Media name/outletThe NEWDAILY
    Media typeWeb
    CountryAustralia
    Date15/04/17
    DescriptionAustralian experts are calling for doctors and patients to better distinguish between allergies and side-effects to antibiotic drugs, as new research demonstrates a large proportion of Australians are being incorrectly labeled as allergic to common antibiotics like penicillin.
    The research, published in the Medical Journal of Australia on Monday, examined 453 people admitted to the general medicine units of Austin and Alfred hospitals in Melbourne over three weeks last year.
    It found 24 per cent of inpatients had an Antibiotic Allergy Label (AAL), when in fact only between 1 and 10 per cent of Australians are actually allergic to Penicillin.
    Dr Jason Trubiano, co-author and infectious diseases physician at Austin Health and the Peter MacCallum Cancer Centre, told The New Daily that disproportionate conferring of AALs has consequences for both public health and that of the individual.
    “Despite advances in medicine, our best antibiotics are still penicillin-based,” Dr Trubiano said. “So when someone is labeled with a penicillin allergy, we can’t give them first-line therapy, we have to give them second- or third-line therapy (different antibiotics).
    These second- and third-line therapies are either less effective or they’ve got significant side-effects. So at a patient level, they’re probably missing out on the antibiotic best suited to treating their condition.
    “And on a wider scale, when we use antibiotics that are broader spectrum, we induce antibiotic resistance in these patients when we don’t need to, so there are downstream effects on public health.”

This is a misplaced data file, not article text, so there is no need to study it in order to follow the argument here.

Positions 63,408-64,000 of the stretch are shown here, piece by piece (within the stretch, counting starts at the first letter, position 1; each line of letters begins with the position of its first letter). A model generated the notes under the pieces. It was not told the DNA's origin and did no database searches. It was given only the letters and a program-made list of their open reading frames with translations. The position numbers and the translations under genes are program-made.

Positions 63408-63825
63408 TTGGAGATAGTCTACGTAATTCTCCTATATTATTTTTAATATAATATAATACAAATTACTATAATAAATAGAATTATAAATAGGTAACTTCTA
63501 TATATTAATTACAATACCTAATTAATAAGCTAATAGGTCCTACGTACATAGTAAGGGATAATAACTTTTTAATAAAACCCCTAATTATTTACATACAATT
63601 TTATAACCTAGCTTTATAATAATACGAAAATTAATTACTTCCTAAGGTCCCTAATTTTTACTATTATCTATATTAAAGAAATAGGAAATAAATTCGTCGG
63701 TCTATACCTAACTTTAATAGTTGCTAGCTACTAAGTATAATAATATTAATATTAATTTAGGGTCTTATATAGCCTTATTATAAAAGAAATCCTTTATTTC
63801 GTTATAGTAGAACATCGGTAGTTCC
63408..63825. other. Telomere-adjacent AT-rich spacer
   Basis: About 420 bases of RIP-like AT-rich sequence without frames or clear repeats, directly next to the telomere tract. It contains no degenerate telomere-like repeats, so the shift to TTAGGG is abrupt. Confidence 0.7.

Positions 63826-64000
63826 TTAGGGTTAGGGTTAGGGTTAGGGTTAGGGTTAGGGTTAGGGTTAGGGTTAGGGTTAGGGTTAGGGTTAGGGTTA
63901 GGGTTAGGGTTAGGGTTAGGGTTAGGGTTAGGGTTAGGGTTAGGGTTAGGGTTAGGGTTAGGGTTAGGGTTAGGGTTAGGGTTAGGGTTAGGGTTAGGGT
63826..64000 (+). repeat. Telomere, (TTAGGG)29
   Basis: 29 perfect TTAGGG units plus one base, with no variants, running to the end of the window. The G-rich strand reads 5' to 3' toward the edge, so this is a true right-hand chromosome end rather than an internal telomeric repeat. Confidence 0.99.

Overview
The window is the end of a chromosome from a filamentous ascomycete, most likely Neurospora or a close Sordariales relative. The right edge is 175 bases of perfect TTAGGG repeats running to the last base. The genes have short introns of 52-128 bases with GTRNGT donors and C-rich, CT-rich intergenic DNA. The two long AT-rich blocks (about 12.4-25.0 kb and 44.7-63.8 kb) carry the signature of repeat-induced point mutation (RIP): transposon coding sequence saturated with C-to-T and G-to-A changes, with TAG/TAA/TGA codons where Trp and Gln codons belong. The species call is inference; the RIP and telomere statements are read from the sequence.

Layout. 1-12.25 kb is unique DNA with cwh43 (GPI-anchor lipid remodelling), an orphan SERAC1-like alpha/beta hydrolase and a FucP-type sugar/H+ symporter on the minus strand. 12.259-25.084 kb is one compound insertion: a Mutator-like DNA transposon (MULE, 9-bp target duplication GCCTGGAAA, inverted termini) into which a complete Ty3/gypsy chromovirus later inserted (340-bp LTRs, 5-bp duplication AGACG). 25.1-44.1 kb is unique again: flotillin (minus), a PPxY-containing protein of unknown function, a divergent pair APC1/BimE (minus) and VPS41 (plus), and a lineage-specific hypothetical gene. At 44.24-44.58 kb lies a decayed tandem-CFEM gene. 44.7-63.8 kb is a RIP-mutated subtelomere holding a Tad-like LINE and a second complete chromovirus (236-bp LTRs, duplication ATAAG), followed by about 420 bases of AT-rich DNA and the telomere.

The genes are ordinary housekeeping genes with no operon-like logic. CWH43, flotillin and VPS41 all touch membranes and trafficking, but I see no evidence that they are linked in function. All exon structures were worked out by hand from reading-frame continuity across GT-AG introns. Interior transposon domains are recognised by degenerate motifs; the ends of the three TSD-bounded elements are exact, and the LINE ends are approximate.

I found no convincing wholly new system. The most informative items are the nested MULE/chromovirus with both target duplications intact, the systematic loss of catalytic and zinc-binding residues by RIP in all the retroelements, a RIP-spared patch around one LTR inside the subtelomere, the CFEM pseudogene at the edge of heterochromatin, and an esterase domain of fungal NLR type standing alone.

How to tell if you’re allergic
    Associate Professor Michaela Lucas, chair of the Australia Society of Clinical Immunology and Allergy’s Drug Allergy Working Party, said it is often hard to tell the difference between an allergy to an antibiotic and a side-effect.
    “We know that only 10 per cent of Australians with an antibiotic-allergy label actually have a true life-threatening allergy,”Assoc Prof Lucas said. “The problem is, it is very difficult on history alone to determine who is in this 10 per cent, and the consequences of a doctor saying ‘you are not allergic’ or ‘the chances are you’re not allergic’ could be life-threatening.”
    Allergy to antibiotics can be tested for, and Assoc Prof Lucas said the “gold standard” is available from immunology specialists, who expose people to the drug in a safe, monitored setting, to see if the reaction develops.
    Click the owl for more on this subject
    Dr Trubiano said there were also ways of distinguishing between an allergic reaction and a different adverse reaction (side-effect) without testing.
    “If somebody has a history of hives, lip or throat swelling, having recently taken an antibiotic, that is a reaction we would consider allergic, and that person would need further evaluation.
    “But symptoms like nausea, diarrhoea or headache are typical side-effects, not indicative of allergies. There are grey areas, but these are key distinctions a person can make.”
    Changing thinking around AALs
    The study also found AALs were associated with increased prescribing of less common antibiotics. This is significant given, as Dr Trubiano noted, that the more antibiotics infectious bacteria are exposed to, the sooner they start becoming resistant to these antibiotics, ultimately leaving them untreatable and capable of causing serious widespread disease.
    Assoc Prof Lucas said people with an AAL still needed to tell their GP they do so that medication can be adjusted accordingly. Moreover, Dr Trubiano said the onus was on medical professionals to decide who needs to be re-evaluated.
    “Most of the time if we re-ask that history, patients will report either a drug intolerance, which isn’t an allergy in the first place, or tell you it was 50 years ago and they got a mild rash when they were a child.
    “And they are the people that GPs, specialists and surgeons all need to consider re-evaluating.”
    Producer/AuthorAlexander Darling
    URLhttps://thenewdaily.com.au/life/wellbeing/2016/04/15/exaggerated-allergy/
    PersonsMichaela Lucas